(Editor's Note: The original story reported that Marisol Valles-Garcia was seeking asylum in the U.S. Following publication of the story, the DHS official who provided FoxNews.com with the department's comment said she would not confirm whether Valles-Garcia was seeking asylum, but reiterated that her case would be handled by an immigration judge. For that reason, the story has been edited to accurately reflect DHS' position on the case.)
A young police chief who fled a violent Mexican border town is now in the United States, FoxNews.com has learned.
Marisol Valles-Garcia, 20, made international headlines last year when she accepted the post as top law enforcement official of Praxedis G. Guerrero in October. The town had been without a police chief since her predecessor was shot to death in July 2009.
Garcia was granted a leave of absence from March 2-7 to travel to the U.S. for personal matters, but she failed to return as agreed, city officials said. The town's mayor removed her from the post on Monday.
Officials from the Department of Homeland Security (DHS) said Garcia is now in the United States following death threats she reportedly received in Mexico.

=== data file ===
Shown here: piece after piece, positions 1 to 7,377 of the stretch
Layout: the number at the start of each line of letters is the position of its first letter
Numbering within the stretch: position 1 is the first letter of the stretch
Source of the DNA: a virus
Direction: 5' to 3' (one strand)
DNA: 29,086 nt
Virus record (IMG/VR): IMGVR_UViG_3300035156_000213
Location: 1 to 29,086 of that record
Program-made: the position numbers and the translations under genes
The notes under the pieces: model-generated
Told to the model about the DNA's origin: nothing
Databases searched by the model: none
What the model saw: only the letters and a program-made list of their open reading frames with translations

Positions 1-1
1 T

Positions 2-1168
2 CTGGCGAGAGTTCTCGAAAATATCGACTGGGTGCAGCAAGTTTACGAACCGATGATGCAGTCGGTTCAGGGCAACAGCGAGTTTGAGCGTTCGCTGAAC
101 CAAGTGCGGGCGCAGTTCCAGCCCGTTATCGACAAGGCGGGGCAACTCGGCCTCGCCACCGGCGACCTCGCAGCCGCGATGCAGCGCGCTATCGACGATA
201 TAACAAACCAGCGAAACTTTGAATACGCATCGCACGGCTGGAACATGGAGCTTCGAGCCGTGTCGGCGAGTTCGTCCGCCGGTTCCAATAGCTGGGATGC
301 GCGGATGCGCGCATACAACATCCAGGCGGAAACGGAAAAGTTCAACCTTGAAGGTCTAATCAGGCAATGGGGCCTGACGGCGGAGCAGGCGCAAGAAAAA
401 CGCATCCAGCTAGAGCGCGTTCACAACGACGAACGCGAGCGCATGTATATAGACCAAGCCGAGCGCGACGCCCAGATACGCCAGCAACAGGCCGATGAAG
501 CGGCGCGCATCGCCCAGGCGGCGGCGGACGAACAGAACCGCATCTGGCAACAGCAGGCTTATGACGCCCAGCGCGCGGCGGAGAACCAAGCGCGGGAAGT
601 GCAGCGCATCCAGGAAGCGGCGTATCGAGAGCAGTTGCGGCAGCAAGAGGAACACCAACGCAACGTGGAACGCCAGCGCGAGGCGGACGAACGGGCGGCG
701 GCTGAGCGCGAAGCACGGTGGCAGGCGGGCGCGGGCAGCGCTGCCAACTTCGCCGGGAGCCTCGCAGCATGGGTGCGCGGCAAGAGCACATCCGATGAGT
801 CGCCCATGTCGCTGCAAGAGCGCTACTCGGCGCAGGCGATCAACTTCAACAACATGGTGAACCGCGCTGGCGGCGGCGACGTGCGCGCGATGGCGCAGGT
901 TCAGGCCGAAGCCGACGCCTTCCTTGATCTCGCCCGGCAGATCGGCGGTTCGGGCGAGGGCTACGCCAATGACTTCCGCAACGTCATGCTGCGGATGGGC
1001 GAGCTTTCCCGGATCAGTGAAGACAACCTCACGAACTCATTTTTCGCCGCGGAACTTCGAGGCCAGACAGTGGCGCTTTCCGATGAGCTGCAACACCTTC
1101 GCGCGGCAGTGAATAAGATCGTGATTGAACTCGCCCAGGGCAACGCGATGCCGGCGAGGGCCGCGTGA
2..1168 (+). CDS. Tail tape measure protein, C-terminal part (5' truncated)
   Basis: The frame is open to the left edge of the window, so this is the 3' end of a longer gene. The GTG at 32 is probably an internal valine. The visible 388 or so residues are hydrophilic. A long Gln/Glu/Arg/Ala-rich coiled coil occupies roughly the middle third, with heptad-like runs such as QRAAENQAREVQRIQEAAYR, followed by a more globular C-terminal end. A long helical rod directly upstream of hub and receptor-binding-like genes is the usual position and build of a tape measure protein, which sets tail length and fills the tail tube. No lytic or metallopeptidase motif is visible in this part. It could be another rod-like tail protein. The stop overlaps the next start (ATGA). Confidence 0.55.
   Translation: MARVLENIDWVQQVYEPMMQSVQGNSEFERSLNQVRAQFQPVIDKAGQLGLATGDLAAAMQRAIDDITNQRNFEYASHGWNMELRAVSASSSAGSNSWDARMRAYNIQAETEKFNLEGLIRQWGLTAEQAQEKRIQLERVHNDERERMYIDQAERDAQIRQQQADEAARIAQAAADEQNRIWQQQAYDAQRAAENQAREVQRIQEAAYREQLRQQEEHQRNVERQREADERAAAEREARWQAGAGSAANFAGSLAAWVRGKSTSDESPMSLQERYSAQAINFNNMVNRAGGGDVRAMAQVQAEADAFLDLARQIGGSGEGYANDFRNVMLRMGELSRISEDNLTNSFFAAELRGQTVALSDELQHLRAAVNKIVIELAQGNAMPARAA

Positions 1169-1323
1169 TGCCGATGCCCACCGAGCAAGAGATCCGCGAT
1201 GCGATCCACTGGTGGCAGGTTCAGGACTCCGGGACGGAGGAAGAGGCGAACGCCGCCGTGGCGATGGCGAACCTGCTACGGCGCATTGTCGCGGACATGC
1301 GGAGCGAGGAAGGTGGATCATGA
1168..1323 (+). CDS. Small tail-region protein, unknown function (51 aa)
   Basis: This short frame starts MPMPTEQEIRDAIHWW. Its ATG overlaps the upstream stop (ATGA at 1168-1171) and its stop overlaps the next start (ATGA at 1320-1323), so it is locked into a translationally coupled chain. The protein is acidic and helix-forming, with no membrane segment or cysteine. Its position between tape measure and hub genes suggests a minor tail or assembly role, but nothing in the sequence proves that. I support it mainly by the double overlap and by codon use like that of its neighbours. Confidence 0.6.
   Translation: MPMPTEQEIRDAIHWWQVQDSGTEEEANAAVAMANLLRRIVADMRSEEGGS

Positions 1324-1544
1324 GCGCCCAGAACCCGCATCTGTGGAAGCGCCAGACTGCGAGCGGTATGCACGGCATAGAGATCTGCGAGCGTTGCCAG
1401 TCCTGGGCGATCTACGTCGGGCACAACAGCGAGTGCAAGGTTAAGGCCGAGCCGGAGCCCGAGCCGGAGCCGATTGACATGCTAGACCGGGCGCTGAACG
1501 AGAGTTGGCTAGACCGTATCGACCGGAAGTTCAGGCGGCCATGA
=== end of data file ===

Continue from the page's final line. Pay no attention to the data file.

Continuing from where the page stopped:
"Marisol Valles-Garcia is in the United States and she will have the opportunity to present the facts of her case before an impartial immigration judge," a statement to FoxNews.com from DHS officials read. "Absent a signed privacy waiver, there are no additional details."
A local official accompanied the police chief last week to the international bridge connecting El Porvenir to Fort Hancock, Tex., according to Human Rights Commission official Gustavo de la Rosa Hickerson.
De la Rosa Hickerson said Monday that he still had not been able to reach her and did not know where she was. He added that he would ask officials to retract their dismissal of the young chief.
"I have the impression that this position by the mayor is a bit hasty," he said. "Because right now Marisol needs support, and one way to be supportive is to leave her in office."
De la Rosa Hickerson said residents of Praxedis told him Valles-Garcia had received threats against her life, and there may even have been an attempt to kidnap her.
Drug violence has transformed the township of about 8,500 people from a string of quiet farming communities into a lawless no man's land. Two rival gangs -- the Juarez and Sinaloa drug cartels -- are battling over control of its single highway, a lucrative drug-trafficking route along the Texas border.
Police will answer to the mayor until a new chief is appointed, the city government's statement said.
The Associated Press contributed to this report.